Thursday 4pm: A Peterborough man has been jailed for seven years and four months after admitting being part of a drug distribution gang in Cambridgeshire.
Richard Aguis, (50), of Toftland, Orton Malborne was one of a number of people jailed at Cambridge Crown Court today (Thursday).
Three members of the same family from Elm, Wisbech were also jailed, as was Michael Thompson, 26, of Eighth Avenue, Wisbech.
Cambridge Crown Court heard the Warden family ran a heroin distribution network from the family home in Belt Drove, Elm.
They obtained the heroin in significant quantities from dealers in the West Yorkshire area before coordinating others in distributing and selling it on.
The operation was run by 41-year-old David Warden, with help from his mother Mavis, (63), and father Barry, (69).
The quantities they were running was revealed when one supplier, Usman Iqbal, (22), of Thornbury Avenue, Bradford, was arrested on December 29 last year near Wittering, near Peterborough.
He was found to have 4kg of heroin in his car, worth an estimated £400,000, and was jailed at Peterborough Crown Court in April for four years and nine months after pleading guilty to possession of heroin with intent to supply.
David was today (December 11) jailed for 12 years, while his parents, who were jailed in May 2005 for a similar drugs conspiracy run from the same address, were sentenced to six years and nine months, for Mavis, and three years and 364 days for Barry.
All three had pleaded guilty to conspiracy to supply class A drugs at an earlier hearing. The charge covered a period between September last year and June this year.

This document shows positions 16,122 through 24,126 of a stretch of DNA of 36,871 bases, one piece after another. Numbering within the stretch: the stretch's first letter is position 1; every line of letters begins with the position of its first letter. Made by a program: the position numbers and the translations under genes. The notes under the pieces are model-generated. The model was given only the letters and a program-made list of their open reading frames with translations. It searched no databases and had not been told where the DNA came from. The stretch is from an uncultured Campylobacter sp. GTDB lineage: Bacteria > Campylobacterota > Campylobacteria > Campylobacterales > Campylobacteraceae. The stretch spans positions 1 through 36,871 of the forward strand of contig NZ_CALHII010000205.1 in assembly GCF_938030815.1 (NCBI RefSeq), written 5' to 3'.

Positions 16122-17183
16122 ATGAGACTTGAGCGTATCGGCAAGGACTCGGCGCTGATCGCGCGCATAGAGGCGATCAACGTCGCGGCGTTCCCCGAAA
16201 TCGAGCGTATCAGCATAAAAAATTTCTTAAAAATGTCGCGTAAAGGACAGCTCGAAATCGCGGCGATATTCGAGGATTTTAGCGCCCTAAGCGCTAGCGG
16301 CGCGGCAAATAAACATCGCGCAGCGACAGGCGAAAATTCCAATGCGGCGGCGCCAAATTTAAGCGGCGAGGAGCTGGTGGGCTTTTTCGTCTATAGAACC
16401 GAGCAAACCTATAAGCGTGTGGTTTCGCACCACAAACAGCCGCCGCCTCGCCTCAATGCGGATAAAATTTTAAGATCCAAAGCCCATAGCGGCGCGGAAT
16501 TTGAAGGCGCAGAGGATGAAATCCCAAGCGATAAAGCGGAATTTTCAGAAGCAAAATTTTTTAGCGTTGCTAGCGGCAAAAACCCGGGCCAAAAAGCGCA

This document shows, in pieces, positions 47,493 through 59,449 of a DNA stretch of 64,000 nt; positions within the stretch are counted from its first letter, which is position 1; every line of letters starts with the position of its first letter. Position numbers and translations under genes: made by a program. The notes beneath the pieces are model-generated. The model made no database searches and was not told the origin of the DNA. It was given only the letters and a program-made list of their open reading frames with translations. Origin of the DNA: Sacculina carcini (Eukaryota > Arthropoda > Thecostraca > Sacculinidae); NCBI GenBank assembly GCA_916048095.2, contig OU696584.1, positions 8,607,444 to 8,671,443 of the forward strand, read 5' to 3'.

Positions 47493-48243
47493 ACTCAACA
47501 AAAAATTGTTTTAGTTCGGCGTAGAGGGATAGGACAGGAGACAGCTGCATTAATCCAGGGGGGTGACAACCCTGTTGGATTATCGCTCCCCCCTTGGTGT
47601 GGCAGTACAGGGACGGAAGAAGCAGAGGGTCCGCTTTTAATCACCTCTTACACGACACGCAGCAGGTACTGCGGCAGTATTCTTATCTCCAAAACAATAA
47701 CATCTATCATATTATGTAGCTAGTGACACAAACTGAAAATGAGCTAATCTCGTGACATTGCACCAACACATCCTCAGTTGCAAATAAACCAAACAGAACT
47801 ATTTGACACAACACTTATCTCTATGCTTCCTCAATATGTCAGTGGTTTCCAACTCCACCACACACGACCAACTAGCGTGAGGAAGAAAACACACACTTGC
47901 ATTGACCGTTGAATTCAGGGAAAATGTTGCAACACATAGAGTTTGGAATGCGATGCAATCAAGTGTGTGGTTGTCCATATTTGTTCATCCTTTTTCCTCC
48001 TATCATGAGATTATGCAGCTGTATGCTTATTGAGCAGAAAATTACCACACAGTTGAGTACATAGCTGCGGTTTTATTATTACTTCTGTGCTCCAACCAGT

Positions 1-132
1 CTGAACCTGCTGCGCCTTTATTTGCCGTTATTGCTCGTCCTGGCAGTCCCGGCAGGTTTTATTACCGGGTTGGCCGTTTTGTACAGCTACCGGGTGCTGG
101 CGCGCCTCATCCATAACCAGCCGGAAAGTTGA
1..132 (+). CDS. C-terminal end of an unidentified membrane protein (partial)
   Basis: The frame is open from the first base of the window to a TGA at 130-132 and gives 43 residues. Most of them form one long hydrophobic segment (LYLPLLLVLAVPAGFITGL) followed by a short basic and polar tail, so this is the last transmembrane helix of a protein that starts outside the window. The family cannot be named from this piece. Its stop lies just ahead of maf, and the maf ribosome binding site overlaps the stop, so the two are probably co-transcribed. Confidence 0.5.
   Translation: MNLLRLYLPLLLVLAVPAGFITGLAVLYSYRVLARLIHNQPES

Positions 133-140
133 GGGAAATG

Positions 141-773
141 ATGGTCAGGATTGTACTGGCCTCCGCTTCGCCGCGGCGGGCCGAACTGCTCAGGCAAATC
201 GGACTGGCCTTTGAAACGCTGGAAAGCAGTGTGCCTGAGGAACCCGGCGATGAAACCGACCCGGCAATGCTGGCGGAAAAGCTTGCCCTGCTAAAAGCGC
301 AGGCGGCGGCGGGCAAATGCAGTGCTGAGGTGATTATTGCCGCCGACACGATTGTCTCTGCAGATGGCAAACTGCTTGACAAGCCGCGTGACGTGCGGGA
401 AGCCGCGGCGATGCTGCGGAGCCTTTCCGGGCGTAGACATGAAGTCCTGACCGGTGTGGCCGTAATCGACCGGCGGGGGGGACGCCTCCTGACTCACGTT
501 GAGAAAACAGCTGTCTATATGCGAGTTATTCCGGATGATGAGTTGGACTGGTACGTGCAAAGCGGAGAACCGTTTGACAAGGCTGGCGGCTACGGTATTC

The court heard a key figure on the West Yorkshire side of the network was Azad Yaqub, (31), of Silverhill Road, Bradford, who pleaded guilty to conspiracy to supply class A drugs. He was sentenced to nine years in prison.
Along with Iqbal, another working to supply the Wardens was Mohammed Idris, (38), of High Street, Dewsbury. Idris pleaded guilty to conspiracy to supply class A drugs and was jailed for six years and six months.
Senior investigating officer Detective Chief Inspector Becky Tipping said an estimated £4 million worth of class A drugs had been handled by the network during the course of the investigation, which ran from September last year to June this year.
She said: “The Wardens were running a significant drugs distribution enterprise from their home and directed others who shipped in drugs from West Yorkshire to be distributed in Cambridgeshire.
“This was a complex investigation carried out by a dedicated team and I hope the sentences handed out today serve as a warning to others involved in the drugs trade.
“The distribution of class A drugs is not only a very serious crime in itself, it also fuels other crime, such as burglary, robbery and theft.
“The Wardens had a chance to reform after their previous prison sentence but clearly refused to do so and today’s sentences reflect that.”
A further eight people have been convicted in connection with the drugs network but are yet to be sentenced.